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iPhone 6s pricing plan offers frequent upgrades and AppleCare+ for a premium

Glenn Fleishman | Sept. 10, 2015
Apple adds two financing options for its latest iPhones, one of which includes AppleCare+ and an option for a yearly upgrade.

Apple has let customers buy unlocked, unsubsidized iPhones for several years, but the company announced today that it has a new premium option. The new iPhone Upgrade plan includes annual upgrades and AppleCare+, the company’s extended warranty program.

The plans start at $32.45 a month for the 16GB iPhone 6s, and $37.45 a month for the 16GB iPhone 6s Plus. Pricing goes up by $5 a month for storage bumps to 64GB ($37.45 for the 6s and $42.45 for the 6s Plus) and 128GB ($42.45 and $47.45).

The plan is only available for purchase or pickup at Apple’s U.S. retail stores, and requires a valid American credit card. What’s more, the phone must be activated on AT&T, Sprint, T-Mobile, or Verizon.

Apple will let iPhone Upgrade plan customers get a new phone every year, but it won’t be required. Customers can trade in the phone at any point after 12 months, and get a new model. The payment term is technically 24 months long, which makes a $649 iPhone 6s with 16GB cost $778.80 if paid out in full.

Because AppleCare+ costs $99 for these two new models separately, it's worth taking advantage of Apple's new plan only if you intend to get AppleCare+ and trade in from between 12 months and about 18 months. Otherwise, carrier plans are cheaper. (AppleCare+ is $79 for earlier phones.)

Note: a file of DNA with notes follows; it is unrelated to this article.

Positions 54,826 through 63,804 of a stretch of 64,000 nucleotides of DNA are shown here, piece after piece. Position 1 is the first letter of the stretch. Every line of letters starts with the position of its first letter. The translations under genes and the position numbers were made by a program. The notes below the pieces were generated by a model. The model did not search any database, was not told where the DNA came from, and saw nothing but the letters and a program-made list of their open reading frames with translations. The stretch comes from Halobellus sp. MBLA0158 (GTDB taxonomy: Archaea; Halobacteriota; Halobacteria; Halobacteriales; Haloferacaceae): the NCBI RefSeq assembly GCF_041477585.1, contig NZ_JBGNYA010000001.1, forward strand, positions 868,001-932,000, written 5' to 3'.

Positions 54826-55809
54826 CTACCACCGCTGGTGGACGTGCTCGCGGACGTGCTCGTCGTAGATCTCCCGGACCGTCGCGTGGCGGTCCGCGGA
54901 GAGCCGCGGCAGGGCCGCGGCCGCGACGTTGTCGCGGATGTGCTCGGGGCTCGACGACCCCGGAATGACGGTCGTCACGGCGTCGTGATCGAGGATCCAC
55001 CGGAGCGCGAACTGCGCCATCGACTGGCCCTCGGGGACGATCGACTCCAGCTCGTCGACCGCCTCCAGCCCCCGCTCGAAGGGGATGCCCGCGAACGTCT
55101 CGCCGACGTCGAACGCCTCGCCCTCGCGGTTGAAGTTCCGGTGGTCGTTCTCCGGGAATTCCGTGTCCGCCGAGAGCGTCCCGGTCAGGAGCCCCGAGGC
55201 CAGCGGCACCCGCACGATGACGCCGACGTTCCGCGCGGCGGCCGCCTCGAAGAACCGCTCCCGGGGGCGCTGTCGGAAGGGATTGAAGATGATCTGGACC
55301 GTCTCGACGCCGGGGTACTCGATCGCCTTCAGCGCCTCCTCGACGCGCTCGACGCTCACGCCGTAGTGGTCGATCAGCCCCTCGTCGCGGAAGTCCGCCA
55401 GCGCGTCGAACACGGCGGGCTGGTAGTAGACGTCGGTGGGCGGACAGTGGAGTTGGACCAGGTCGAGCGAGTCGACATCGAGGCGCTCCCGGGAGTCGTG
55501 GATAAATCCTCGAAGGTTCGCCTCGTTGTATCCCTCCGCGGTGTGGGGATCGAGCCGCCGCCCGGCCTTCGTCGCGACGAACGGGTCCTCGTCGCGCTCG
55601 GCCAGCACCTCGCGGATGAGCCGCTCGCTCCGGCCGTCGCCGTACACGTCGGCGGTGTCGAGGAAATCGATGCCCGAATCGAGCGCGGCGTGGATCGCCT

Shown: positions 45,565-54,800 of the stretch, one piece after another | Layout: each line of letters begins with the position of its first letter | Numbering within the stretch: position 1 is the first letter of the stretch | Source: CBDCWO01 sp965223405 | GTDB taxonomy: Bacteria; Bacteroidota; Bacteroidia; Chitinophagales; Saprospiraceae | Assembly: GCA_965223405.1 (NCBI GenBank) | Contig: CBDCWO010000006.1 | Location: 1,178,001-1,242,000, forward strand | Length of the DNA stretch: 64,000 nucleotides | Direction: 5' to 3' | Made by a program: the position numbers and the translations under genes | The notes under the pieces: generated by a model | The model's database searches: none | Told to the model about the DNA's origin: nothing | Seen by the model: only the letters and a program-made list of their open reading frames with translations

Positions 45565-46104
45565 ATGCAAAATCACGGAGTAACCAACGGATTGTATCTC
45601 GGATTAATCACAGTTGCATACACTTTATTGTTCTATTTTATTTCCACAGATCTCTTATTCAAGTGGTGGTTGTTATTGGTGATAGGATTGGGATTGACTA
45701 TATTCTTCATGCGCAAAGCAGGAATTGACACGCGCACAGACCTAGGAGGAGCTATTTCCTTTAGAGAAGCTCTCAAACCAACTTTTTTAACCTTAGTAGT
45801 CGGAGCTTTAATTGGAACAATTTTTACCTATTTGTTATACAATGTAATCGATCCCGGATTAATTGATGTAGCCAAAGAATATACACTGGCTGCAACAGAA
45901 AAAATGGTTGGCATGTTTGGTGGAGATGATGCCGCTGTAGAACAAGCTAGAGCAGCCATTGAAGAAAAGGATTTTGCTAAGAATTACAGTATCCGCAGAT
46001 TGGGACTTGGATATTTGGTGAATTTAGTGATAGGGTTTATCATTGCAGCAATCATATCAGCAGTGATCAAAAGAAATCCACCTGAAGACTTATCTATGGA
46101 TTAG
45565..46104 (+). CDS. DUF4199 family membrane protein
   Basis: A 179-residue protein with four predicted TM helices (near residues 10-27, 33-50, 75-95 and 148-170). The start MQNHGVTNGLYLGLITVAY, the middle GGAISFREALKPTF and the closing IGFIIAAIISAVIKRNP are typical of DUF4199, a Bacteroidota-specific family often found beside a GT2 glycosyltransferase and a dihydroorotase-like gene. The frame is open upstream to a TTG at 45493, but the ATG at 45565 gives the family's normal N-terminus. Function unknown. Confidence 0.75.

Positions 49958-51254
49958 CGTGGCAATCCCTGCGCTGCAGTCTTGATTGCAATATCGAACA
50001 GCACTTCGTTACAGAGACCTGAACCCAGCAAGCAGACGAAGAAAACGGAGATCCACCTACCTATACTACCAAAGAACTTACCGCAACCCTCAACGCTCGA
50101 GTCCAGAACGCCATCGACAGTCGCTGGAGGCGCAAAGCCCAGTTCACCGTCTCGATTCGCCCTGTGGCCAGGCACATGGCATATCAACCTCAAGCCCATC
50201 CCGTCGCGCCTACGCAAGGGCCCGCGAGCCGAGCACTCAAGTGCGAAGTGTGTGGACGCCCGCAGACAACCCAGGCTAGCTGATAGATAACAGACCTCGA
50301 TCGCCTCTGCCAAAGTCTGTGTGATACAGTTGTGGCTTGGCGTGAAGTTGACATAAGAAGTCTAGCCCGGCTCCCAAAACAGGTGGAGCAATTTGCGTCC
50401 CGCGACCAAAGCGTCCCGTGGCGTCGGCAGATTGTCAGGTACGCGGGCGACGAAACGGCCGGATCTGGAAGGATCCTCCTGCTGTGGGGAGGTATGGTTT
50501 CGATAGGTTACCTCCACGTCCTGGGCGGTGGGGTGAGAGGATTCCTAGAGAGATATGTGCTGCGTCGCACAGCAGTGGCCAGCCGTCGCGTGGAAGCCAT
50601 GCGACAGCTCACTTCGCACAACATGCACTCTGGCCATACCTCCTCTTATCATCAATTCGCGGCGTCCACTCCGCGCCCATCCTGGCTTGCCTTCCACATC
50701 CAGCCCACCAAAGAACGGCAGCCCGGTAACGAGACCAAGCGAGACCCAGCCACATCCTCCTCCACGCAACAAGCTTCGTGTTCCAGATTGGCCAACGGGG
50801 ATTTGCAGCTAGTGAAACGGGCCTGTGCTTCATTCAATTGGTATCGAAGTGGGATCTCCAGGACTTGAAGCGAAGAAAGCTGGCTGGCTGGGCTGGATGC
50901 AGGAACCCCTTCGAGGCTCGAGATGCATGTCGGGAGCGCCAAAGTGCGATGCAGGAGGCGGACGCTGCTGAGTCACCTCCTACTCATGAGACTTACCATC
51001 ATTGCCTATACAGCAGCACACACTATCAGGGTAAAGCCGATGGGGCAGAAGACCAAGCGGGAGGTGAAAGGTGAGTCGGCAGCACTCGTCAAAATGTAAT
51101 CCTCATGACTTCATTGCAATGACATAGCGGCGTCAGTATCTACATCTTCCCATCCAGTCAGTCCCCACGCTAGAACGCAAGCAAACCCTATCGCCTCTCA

AppleCare+ covers two years of phone support, compared to 90 days with a regular purchase. Customers will get two years of hardware repair, up from a single year included in the basic warranty. AppleCare+ covers damage or defects to the iPhone, its battery, and earphones, as well as accessories purchased at the same time. This includes a fixed $99 fee for up to two incidents of “accidental” damage, like breaking a screen.

iphone 6s 2

Cell carriers already offer similar plans, where the full cost of a phone is divided into a certain number of interest-free payments, and an upgrade is available with a trade-in several months before the end of the plan. AT&T Next, for example, would take a $649 iPhone 6s and let you upgrade after 12 payments with a 20-month installment plan of $32.45 each, or after 18 payments on a 24-month plan of $27 a month.

T-Mobile’s Jump! On Demand is based on a 24-month term with up to three trade-in upgrades for new phones each year. However, if you keep the same phone, after 18 months you have to pay a lump sum of the remaining six payments to keep it without a trade-in.

Apple has also quietly added a similar plan to Verizon with this release, offering a zero-down, no-interest 24-month installment plan with no early trade-in listed, whether purchased from an Apple retail store, its online store, via a carrier, or through authorized resellers.

 

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